The PHP-based webmail package SquirrelMail suffers from a remote code execution vulnerability that could let attackers execute arbitrary commands on the target and compromise the system.
Dawid Golunski, a researcher with Legal Hackers discovered the vulnerability and reported it to the project’s maintainers in January. The researcher has previously uncovered similar remote code execution issues in the email libraries PHPMailer and SwiftMailer.
Developers behind the webmail package have reportedly been informed of the vulnerability but it’s unclear when or if it will be fixed.
Golunski, who disclosed the vulnerability in a write-up on his site Friday, said it stems from insufficient escaping of user-supplied data when the package is configured with Sendmail as its main transport.
Sendmail, perhaps the most popular mail transfer agent, often comes configured as default on email environments.
The researcher said that when it uses Sendmail, SquirrelMail fails to take into account a character that can be used by attackers to inject additional parameters. In a proof of concept built by Golunski, he shows how an attacker could inject specific parameters to a malicious Sendmail config file, which can then be uploaded as an attachment to carry out arbitrary command execution.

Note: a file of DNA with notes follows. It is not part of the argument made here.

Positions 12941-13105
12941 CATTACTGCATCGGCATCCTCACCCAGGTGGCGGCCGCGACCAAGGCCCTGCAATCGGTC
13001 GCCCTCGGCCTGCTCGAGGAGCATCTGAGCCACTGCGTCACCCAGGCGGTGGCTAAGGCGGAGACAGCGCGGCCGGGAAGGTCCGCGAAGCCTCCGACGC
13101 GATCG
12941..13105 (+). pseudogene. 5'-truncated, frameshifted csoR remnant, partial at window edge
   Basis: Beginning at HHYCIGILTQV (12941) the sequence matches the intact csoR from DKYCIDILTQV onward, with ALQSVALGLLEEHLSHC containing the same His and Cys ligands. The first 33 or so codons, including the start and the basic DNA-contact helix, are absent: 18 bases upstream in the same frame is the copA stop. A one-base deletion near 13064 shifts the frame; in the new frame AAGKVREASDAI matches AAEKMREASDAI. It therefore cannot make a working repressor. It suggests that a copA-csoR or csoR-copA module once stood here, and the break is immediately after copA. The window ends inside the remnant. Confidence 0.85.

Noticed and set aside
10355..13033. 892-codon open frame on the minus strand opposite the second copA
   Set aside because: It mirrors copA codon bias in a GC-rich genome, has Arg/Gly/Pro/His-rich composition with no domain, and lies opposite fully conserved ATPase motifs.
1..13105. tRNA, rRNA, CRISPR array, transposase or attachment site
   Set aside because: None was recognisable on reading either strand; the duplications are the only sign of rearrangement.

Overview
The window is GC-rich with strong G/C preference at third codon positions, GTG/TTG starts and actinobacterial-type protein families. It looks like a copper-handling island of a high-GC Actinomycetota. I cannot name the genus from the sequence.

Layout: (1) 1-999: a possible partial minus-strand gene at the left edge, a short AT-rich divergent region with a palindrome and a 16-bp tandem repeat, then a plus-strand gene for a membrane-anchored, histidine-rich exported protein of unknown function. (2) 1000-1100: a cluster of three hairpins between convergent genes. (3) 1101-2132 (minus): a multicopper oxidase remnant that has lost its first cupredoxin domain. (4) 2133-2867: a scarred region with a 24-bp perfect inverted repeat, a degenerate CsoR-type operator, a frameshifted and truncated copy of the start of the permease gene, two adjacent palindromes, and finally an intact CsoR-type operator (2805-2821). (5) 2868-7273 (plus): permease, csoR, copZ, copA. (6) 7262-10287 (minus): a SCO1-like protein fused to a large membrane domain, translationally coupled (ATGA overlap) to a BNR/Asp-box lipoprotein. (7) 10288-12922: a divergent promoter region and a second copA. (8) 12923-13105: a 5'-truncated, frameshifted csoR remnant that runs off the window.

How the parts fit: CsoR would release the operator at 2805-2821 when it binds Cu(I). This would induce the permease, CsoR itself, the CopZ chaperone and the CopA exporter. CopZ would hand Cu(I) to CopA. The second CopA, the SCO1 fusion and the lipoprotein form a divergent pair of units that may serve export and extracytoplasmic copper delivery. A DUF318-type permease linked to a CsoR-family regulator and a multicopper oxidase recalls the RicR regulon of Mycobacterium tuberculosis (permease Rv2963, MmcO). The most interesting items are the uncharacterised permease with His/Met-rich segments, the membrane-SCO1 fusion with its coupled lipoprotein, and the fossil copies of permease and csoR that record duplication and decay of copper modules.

The proof of concept contains payloads for two vectors, file write, and remote code execution, It requires user credentials and that SquirrelMail uses Sendmail.
Golunski was prompted to release his advisory last week after Filippo Cavallarin, the CEO of Segment, an Italian security firm, disclosed the same issue, via the Full Disclosure mailing list archives.
Cavallarin said he elected to disclose the vulnerability after he failed to make contact with the project’s maintainers. Golunski said he did manage to make contact and that a CVE (CVE-2017-5181) was assigned to the vulnerability but that the developers behind the package, citing personal issues, requested some time to patch.
The most recent version, 1.4.22, and prior versions of the package are believed to be vulnerable. As it’s an open source project and version 1.4.22 was released nearly six years ago, in July 2011, it’s not entirely clear if a patch is coming.
While there isn’t a fix available Golunski is encouraging users of the package to switch to a non-Sendmail transport, like SMTP. Cavallarin links to an unofficial patch to fix the vulnerability in his disclosure.
According to Golunski, he’s notified the project that both he and Cavallarin’s disclosures have gone live, he has not received a response back yet however.